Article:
Family Fears: 'Stay at home! If you leave the house you will catch COVID-19'
Children are exposed not only to a novel virus but also to their parents’ fears of the virus. Parents’ fears can easily be passed on to their children. How does this happen and can we prevent it?
Children are exposed not only to a novel virus, but also to their parents’ fears of the virus. While parents get information about COVID-19 from a variety of sources – including government officials, public health authorities (such as the Dutch National Institute for Public Health and the Environment, RIVM), social media outlets, newspapers, and friends and colleagues – children frequently learn about the virus from their parents. Importantly, parents do not only present their children with the facts about the virus: the facts come wrapped up with parents’ attitudes and behaviours towards the virus.
Fears can be passed on from parents to children
Everyday, children observe their parents’ behaviours and listen to their thoughts and opinions. Generally, children can learn from their parents’ fears in two ways. The first is learning by observation. Imagine parents who avoid all social contact, are reluctant to leave the house at all, or become very anxious every time they talk about the virus. Being exposed to fearful behaviour, the child may start modelling their parents’ behaviour (also known as Vicarious/Observational Learning). The second option is learning by instruction. Children can learn fearful or anxious responses as well as avoidance behaviours from parents verbally informing them of the threat and how to react (also known as Instruction Learning). Children learn to be fearful when the parents verbally communicate fears. This could entail, for example, parents repeatedly instructing their children on how to guard against COVID-19 with phrases like “Stay at home! If you leave the house you will catch the virus”, “Avoid people who cough: they are dangerous”, or “Always wear a face mask; otherwise you will catch the virus”.
Are Family Fears the “New Normal”?
At the beginning of the pandemic in the Netherlands, parents were advised to be careful, to socially distance their families, and stay at home. Being careful and wary of the virus is adaptive; it keeps the virus out of the house. However, what happens when the guidelines change, or when new information is acquired? Do parents change their behaviour accordingly? Are they less worried and scared? Recent studies have revealed that children are less susceptible to the virus than was initially believed. Despite the relatively low risk, according to the NLtimes a survey among over 1,100 school directors revealed that during the first four days after primary schools re-opened “around 55 thousand pupils [didn’t] return to class”. According to the school directors, parents chose not to send their children back to school to prevent them from catching the virus.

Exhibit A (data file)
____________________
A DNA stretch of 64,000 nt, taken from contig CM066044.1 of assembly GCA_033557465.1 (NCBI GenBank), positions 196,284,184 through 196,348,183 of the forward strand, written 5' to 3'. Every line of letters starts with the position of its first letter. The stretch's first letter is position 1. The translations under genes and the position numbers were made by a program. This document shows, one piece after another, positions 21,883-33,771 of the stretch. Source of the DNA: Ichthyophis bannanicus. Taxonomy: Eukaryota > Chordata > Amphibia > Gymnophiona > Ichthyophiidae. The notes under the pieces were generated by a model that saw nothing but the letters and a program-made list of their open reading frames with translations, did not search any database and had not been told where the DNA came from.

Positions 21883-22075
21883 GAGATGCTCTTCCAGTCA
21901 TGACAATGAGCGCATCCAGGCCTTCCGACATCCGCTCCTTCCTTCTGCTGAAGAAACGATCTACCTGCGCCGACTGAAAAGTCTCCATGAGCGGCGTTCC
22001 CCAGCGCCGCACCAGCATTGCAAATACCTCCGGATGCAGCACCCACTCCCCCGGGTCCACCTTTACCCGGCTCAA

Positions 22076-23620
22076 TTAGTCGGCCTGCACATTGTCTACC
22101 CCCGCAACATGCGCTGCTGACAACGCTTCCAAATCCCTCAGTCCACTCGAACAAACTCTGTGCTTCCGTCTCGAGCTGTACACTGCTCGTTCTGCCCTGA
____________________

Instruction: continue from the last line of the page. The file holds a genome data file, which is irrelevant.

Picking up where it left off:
At what point parents’ worries and fears about COVID-19 become maladaptive is difficult to say. Nevertheless, if children who are genetically susceptible to developing anxiety disorders are exposed to sustained anxious behaviour and communication from parents, this may aggravate their children’s anxious tendencies. Their fear of strangers, of leaving the house, or of going to school could worsen significantly. So what can parents do to ensure they don’t pass their fears on to their child?
Take-Home Message for Parents
- Anxiety Self-Check: Are you unable to stop worrying about the virus? Do you constantly feel overwhelmed and helpless about possibly catching the virus? These fears are easily passed on to your child. Find someone to talk to about your fears and worries, and find strategies to help you cope with them. If you allay your own fears, your child is less likely to fear the virus.
- Listen actively to your child: Your child may already have formed some thoughts or fears about the virus, by talking to friends or family. Ask what your child thinks about the virus, and allow your child to be open about their feelings.
- Be honest and calm: Don’t pretend there is no virus, but be honest about what is going on. When you discuss facts about the virus, think what your child is able to understand and do not overload them with information. Also be aware of your non-verbal communication, like body language and facial expressions. If you are not calm, maybe find another moment to discuss the topic, or if applicable ask for help from your partner.
- Include positive news: When discussing the virus do not only focus on negative and scary facts. Also include positive and inspiring news about people helping others in need, or talk about doctors who are trying to stop the virus from spreading.
Until now, we do not know how parents’ fears about COVID-19 affect their children on a daily basis, and whether their fear could trigger their children’s fear, or even the onset of anxiety disorders. Our new study, FACTS, sets out to investigate how children acquire information about COVID-19, and what role parents play in children learning to fear the virus. For more information about the study, check out Facebook or email FACTS@leidenuniv.nl.